Really important. You have to visit a school and talk to the staff to get a true feel for it. We visited the first school with our daughter. I did a tour of the second school at an open morning for parents, and my husband and I talked for a long time with the deputy head. Both girls did assessments for the schools.

"...visiting is essential..."

So visiting is essential – but it can still be hard to get a true picture of all your options. In Dubai things change all the time.

Is the application process straightforward?

The application process involves a lot of form filling, just as you’d imagine. Assessments of the children are usually required. You may also need to pay registration fees.

Why did you move schools?

My older daughter started school in Dubai when she was three (nearly four) and remained in the same school for nursery and reception. She had good teachers there. However, when a brand new sister school opened, we decided to send both girls to the new school. They are now in year 2 and reception.

We chose to move to the second school for several reasons. It’s closer to our home, has smaller class sizes, and several of our friends were moving their children there. Also, importantly, the demographics at the first school changed. Over the space of two years it felt less "British" and more international.

Are you pleased with the new school? Was it the right choice for your children?

We are pretty happy with the new school, especially with the smaller class sizes (a maximum of sixteen per class). The school seeks to provide a British prep school experience.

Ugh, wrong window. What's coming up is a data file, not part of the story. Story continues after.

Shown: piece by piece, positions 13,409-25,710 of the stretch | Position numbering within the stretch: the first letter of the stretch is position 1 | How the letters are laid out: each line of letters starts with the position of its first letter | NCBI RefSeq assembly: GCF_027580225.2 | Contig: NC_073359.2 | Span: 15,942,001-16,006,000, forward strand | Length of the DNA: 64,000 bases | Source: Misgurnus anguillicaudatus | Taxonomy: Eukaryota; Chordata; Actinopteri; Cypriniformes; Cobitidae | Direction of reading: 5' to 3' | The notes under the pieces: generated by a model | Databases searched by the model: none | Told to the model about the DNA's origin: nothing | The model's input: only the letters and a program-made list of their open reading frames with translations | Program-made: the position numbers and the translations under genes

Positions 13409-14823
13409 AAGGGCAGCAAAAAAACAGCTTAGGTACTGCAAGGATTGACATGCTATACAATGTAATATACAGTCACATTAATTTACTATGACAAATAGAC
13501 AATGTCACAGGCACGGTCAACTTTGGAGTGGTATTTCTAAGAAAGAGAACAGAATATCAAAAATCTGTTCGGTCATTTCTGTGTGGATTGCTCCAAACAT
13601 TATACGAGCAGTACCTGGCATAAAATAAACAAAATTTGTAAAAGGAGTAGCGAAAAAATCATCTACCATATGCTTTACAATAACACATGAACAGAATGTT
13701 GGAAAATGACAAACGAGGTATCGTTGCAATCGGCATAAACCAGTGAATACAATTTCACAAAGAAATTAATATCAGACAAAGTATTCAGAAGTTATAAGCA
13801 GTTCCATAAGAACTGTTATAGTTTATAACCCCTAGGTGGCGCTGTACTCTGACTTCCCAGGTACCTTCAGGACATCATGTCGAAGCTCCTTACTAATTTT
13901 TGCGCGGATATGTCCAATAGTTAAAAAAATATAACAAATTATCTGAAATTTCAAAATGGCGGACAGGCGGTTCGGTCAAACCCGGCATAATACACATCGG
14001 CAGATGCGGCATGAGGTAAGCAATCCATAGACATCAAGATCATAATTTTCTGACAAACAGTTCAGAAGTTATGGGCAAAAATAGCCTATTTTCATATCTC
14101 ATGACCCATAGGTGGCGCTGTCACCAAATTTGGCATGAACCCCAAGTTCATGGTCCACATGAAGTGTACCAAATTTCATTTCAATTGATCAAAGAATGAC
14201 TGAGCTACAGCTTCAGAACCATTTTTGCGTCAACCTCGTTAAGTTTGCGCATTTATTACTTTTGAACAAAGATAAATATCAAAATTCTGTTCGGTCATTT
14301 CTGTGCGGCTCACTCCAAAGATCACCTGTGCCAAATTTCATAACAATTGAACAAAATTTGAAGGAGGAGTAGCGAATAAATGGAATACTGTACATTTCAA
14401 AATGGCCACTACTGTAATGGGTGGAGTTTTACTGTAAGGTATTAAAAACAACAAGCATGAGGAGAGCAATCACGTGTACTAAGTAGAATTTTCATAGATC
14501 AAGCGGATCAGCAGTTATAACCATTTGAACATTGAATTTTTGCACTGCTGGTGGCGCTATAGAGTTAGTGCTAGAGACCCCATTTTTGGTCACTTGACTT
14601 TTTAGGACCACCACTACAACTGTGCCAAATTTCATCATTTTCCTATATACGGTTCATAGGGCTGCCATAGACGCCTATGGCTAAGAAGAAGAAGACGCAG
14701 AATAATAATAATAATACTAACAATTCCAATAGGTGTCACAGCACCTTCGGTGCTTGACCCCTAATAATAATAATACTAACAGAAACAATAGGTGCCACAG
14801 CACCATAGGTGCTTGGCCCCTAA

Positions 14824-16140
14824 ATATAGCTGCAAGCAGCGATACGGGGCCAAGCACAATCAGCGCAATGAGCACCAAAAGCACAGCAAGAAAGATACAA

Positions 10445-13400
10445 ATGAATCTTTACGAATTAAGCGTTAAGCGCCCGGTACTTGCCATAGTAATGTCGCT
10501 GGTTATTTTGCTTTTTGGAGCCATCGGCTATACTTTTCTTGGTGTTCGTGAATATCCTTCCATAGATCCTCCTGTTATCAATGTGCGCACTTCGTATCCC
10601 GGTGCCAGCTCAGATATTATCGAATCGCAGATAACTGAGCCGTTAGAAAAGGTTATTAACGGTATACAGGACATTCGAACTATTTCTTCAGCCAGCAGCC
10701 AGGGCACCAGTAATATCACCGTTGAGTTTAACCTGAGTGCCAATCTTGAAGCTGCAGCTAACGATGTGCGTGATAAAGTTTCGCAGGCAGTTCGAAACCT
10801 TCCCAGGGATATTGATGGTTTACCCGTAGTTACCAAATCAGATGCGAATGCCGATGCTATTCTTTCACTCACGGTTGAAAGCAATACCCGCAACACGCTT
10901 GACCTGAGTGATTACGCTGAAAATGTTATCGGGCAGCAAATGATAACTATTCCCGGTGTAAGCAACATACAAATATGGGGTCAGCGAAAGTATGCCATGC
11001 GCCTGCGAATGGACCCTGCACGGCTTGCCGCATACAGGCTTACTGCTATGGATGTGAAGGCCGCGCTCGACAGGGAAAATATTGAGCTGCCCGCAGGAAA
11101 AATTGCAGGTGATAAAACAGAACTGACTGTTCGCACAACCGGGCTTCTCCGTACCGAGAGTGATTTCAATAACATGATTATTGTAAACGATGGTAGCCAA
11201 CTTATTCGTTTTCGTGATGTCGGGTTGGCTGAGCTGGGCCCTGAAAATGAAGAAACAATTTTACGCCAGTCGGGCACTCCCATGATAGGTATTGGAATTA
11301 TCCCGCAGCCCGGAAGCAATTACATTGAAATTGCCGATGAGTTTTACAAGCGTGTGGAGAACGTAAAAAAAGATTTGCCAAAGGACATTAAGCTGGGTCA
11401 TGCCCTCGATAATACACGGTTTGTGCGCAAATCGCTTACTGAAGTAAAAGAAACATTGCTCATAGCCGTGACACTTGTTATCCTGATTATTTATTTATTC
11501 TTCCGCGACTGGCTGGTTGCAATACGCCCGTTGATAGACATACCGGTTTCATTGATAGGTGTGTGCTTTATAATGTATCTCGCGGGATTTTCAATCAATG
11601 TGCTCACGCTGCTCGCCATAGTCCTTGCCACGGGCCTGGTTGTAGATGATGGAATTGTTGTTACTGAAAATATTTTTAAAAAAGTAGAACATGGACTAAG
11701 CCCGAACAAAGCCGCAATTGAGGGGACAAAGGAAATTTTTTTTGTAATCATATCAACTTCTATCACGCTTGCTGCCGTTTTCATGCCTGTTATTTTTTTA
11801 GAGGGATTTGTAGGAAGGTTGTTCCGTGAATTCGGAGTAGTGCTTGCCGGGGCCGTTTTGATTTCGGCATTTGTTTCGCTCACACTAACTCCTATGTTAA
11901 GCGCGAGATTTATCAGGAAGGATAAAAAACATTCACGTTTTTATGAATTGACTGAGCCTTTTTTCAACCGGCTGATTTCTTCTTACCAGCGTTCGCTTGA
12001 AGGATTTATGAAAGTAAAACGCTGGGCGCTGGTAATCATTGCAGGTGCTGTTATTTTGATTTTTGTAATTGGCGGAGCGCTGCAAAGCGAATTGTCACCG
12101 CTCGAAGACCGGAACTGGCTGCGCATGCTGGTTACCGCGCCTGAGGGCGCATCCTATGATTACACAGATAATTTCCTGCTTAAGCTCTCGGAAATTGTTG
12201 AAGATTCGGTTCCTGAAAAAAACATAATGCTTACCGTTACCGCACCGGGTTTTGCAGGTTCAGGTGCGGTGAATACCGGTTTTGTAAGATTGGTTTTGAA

"...class size is very important to me..."

Of course it hasn't met our expectations in every way – e.g. the swimming pool is still not built, and the school has grown more quickly than we expected. But overall, our girls are happy, their class-mates are lovely kids and that's good enough for us.

Dubai Marina. Photograph: iStock

Dubai Marina. Photograph: iStock

Having been through the process, have you changed your criteria for what you are looking for in a school?

I didn’t really have a clue when I first started looking. My biggest concern then was an English curriculum. Now class size is very important to me. And demographics is another thing I’d look at. I want a good mix of children, including some children from similar backgrounds to ours. The culture and ethos of the school is important, and so is location and proximity to home. I would continue to look for recommendations from other parents.

Do you have any final tips for other parents about to go through this process?

I'd just say it’s best not to expect too much, and go into the process with your eyes open. Get onto the expat websites and ask for views; visit the school with your child. Maybe try and get involved with any parent associations if you are new as it can be a good way to meet other parents.

Finally, on a positive note – in my experience the kids here are really open and friendly, and everyone has been a newbie to Dubai at some time so most people are very welcoming.

Thank you for sharing your experiences, Rebecca. It sounds like you’ve found a good school where the children are happy.

 Main article photograph: American University of Sharjah courtesy of iStock